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Originally Published: 2/27/2008


By The Issue Wonk



The Kurdish people used to have their own nation – Kurdistan – dating back before 2400 BCE. Their territory primarily included what is now eastern Turkey, northern Iraq, and northwestern Iran. Currently its territory in northern Iraq is the area that was previously known as the “No Fly Zone” during the reign of Saddam Hussein. Today only the Kurds of northern Iraq are recognized as a people.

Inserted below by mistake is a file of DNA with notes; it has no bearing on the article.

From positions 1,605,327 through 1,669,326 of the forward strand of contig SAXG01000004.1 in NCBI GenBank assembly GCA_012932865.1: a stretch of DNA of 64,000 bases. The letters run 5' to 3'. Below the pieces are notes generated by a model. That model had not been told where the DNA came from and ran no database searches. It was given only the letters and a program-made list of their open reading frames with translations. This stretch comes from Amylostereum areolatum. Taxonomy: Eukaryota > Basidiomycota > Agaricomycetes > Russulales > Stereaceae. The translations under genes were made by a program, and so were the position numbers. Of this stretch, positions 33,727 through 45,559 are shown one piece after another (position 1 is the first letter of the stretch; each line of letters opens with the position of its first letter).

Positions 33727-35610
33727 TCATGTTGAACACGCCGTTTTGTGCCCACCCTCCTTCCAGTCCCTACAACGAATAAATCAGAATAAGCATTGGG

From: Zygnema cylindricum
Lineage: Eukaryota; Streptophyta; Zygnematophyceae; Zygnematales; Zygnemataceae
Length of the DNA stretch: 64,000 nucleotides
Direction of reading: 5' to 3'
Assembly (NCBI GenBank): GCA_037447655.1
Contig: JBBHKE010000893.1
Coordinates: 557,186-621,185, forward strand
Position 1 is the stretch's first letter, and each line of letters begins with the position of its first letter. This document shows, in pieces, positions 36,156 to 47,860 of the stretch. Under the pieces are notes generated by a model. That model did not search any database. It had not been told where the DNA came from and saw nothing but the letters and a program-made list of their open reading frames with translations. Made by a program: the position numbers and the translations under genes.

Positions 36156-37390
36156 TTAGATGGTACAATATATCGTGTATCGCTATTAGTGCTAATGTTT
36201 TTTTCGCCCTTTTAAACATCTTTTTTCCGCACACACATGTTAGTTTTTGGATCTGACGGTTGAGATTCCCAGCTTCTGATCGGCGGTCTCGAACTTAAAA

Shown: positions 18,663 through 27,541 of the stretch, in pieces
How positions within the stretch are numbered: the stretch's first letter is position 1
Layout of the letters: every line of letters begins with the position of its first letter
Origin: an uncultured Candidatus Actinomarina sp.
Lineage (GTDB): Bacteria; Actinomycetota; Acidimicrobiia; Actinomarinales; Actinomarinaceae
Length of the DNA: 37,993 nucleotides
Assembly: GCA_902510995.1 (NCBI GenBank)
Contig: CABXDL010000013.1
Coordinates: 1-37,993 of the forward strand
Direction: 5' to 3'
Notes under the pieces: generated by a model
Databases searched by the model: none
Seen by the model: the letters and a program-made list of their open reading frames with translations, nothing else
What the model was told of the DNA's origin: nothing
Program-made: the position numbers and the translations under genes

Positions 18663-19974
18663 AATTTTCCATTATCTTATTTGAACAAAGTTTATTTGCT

In the early 1900s, Turkey incorporated Kurdish regions and, since that time, there has been a long-running battle between the two. Turkish Kurds want separation and the Kurds in general want their own nation again. Turkey claims that Kurdish rebels continuously cross the border into Turkey to aid Turkish Kurds in various forms of rebellion against the Turkish government. Turkey raises this claim frequently and it’s usually followed by some kind of incursion into Kurdish territory in northern Iraq. Kurds claim that Turkey wants to exterminate them. Since 1990, Turkey has made 3 military forays into Kurdish territory claiming it was provoked by the PKK – the Kurdistan Workers’ Party – who, they claim, have “carried out violent attacks in Turkey since the 1980s, fighting for a separate Kurdish state.”1